Help us create a biggest collection of medieval chronicles and manuscripts on line.
#   A   B   C   D   E   F   G   H   I   J   K   L   M   N   O   P   Q   R   S   T   U   V   W   X   Y   Z 
Medieval chronicles, historical sources, history of middle ages, texts and studies

GILDAS On the Ruin and Conquest of Britain


Sir John Froissart's Chronicles of England, France, Spain and the Ajoining Countries from the latter part of the reign of Edward II to the coronation of Henry IV in 12 volumes 

Chronicles of Enguerrand De Monstrelet (Sir John Froissart's Chronicles continuation) in 13 volumes 

  Previousall pages


On the Ruin and Conquest of Britain
page 14

esc. 10, SO.) INVASION OF PICTS AND SOOTS. SOT there was some apprehension lest the barbarians might land, they erected towers at stated intervals, commanding a prospect of the sea; and then left the island never to return. § 19. No sooner were they gone, than the Picts and Scots, like worms which in the heat of mid-day come forth from their holes, hastily land again from their canoes, in which they had been carried beyond the Cichican * valley, differing one from another in manners, but inspired with the same avidity for blood, and all more eager to shroud their villainous faces in bushy hair than to cover with decent clothing those parts of their body which required it. Moreover, having heard of the departure of our friends, and their resolution never to return, they seized with greater boldness than before on all the country towards the extreme north as fur as the wall. To oppose them there was placed on the heights a garrison equally slow to fight and iU adapted to run away, a useless and panic-struck company, who slumbered away days and nights on their unprofitable watch. Meanwhile the hooked weapons of their enemies were not idle, and our wretched countrymen were dragged from the wall and dashed against the ground. Such premature death, however, painful as it was, saved them from seeing the miserable sufferings of their brothers and children. But why should I say more ? They left their cities, abandoned the protection of the wall, and dispersed themselves in flight more desperately than before. The enemy, on the other hand, pursued them with more unrelenting cruelty than before, and butchered our countrymen like sheep, so that their habitations were like those of savage beasts; fbr they turned their arms upon each other, and for the sake of a little sustenance, imbrued their hands in the blood of their fellow countrymen. Thus foreign calamities were augmented by domestic feuds; so that the whole country was entirely destitute of provisions, save such as could be procured in the chase. § 20. Again, therefore, the wretched remnant, sending to JEûua, a powerful Roman citizen, address him as follows :— " To JEthi8,t nGW cciwul for the third time : the groans of * The meaning of this expression is not known. O'Connor thinks it is the Irish Sea. f Or Agitius, according to another reading.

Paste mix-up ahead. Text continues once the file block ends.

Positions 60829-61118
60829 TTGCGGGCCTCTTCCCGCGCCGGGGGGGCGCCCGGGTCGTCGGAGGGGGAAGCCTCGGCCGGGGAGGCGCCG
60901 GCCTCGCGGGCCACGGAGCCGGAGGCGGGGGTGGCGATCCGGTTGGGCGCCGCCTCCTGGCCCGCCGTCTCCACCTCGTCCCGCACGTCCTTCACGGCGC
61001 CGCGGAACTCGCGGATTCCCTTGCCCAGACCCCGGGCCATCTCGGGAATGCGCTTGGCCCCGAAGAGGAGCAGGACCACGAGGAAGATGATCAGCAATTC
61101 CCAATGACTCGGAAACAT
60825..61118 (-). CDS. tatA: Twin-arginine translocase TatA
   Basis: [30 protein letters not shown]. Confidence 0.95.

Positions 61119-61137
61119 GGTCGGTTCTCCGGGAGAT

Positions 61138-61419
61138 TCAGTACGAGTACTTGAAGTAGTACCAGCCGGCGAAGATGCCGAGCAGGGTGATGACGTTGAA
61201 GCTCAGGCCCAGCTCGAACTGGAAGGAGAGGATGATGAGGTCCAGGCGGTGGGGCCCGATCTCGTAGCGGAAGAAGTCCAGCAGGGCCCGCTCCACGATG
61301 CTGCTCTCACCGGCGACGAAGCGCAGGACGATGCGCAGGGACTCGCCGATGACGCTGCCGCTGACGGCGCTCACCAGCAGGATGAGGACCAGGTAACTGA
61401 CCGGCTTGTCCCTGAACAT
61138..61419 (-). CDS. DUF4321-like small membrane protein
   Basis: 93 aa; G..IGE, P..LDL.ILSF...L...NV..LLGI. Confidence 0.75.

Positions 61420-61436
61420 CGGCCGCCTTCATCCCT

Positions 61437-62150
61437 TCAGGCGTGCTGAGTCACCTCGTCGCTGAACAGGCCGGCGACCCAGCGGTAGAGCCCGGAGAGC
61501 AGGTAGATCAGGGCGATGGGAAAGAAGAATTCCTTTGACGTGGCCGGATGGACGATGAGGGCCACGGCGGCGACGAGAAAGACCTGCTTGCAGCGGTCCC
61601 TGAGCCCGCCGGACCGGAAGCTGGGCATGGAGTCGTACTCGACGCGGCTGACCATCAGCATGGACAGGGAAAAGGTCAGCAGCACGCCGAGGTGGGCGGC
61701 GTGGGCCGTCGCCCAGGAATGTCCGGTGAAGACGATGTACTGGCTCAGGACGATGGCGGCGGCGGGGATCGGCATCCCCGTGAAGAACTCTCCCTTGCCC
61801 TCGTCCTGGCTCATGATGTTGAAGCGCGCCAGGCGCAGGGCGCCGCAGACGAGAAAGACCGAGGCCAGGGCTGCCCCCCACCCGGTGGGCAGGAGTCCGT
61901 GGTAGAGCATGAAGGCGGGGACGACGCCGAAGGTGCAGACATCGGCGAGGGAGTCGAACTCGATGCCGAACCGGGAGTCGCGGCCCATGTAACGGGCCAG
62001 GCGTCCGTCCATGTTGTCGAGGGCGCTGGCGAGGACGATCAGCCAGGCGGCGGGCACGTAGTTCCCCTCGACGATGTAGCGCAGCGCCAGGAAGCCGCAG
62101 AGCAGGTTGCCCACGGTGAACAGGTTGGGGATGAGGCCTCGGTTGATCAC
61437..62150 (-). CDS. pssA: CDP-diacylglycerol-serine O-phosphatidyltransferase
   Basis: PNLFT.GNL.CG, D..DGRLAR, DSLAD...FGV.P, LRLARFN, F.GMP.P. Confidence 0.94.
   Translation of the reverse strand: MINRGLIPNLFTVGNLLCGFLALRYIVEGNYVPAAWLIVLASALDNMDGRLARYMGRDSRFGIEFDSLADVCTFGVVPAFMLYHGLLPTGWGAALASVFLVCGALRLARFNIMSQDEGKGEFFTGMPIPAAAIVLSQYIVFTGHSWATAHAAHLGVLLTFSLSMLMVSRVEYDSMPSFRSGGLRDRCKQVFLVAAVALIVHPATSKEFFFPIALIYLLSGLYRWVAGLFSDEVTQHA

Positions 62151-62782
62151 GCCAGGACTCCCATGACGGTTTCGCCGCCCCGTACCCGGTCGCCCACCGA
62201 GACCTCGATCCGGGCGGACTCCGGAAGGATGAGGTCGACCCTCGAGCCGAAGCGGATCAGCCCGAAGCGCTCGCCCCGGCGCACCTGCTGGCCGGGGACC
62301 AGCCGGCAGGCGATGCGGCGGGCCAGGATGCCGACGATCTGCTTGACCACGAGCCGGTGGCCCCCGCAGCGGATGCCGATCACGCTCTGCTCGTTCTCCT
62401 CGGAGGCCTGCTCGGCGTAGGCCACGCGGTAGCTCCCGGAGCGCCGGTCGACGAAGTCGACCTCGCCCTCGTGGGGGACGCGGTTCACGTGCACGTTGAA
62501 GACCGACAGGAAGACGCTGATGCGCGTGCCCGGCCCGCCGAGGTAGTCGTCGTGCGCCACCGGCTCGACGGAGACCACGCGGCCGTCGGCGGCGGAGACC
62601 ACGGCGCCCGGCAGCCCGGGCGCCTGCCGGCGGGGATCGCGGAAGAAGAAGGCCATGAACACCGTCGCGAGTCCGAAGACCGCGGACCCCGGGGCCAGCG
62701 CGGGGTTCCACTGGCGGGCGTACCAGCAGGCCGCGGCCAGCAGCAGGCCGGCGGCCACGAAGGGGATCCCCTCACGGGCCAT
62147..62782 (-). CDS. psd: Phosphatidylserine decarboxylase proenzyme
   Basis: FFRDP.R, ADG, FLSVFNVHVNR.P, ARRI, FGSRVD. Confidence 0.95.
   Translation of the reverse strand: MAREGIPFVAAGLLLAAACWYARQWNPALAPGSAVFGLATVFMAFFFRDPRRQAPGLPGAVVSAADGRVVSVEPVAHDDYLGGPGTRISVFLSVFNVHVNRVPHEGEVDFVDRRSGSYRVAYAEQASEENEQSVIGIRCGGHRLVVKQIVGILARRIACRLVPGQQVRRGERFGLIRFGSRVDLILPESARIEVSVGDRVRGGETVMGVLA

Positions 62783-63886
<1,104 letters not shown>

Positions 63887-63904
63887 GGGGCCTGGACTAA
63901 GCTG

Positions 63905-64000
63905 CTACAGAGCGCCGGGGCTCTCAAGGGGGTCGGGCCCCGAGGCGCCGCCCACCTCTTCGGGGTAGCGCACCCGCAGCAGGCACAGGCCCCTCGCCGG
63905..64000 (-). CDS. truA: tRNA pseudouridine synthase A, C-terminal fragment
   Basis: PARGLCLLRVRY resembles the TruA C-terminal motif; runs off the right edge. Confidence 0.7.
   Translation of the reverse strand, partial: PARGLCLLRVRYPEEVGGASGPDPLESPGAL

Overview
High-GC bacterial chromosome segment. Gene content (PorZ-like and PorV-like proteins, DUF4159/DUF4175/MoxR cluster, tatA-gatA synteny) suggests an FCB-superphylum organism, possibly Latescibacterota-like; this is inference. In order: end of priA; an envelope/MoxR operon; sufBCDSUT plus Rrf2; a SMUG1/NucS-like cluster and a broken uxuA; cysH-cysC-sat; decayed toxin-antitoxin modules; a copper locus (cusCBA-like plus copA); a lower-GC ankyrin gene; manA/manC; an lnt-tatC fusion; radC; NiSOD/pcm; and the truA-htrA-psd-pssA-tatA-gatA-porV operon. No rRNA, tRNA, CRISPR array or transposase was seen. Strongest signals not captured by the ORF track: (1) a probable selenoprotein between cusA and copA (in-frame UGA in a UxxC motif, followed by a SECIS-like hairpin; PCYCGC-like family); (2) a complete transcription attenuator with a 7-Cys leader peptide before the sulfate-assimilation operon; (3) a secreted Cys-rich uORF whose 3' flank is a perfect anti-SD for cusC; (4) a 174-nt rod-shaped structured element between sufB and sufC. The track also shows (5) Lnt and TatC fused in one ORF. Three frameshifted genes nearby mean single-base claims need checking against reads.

Previous First Next  

"Medievalist" is an educational project designed as a digital collection of chronicles, documents and studies related to the middle age history. All materials from this site are permitted for non commersial use unless otherwise indicated. If you reduplicate documents from here you have to indicate "Medievalist" as a source and place link to us.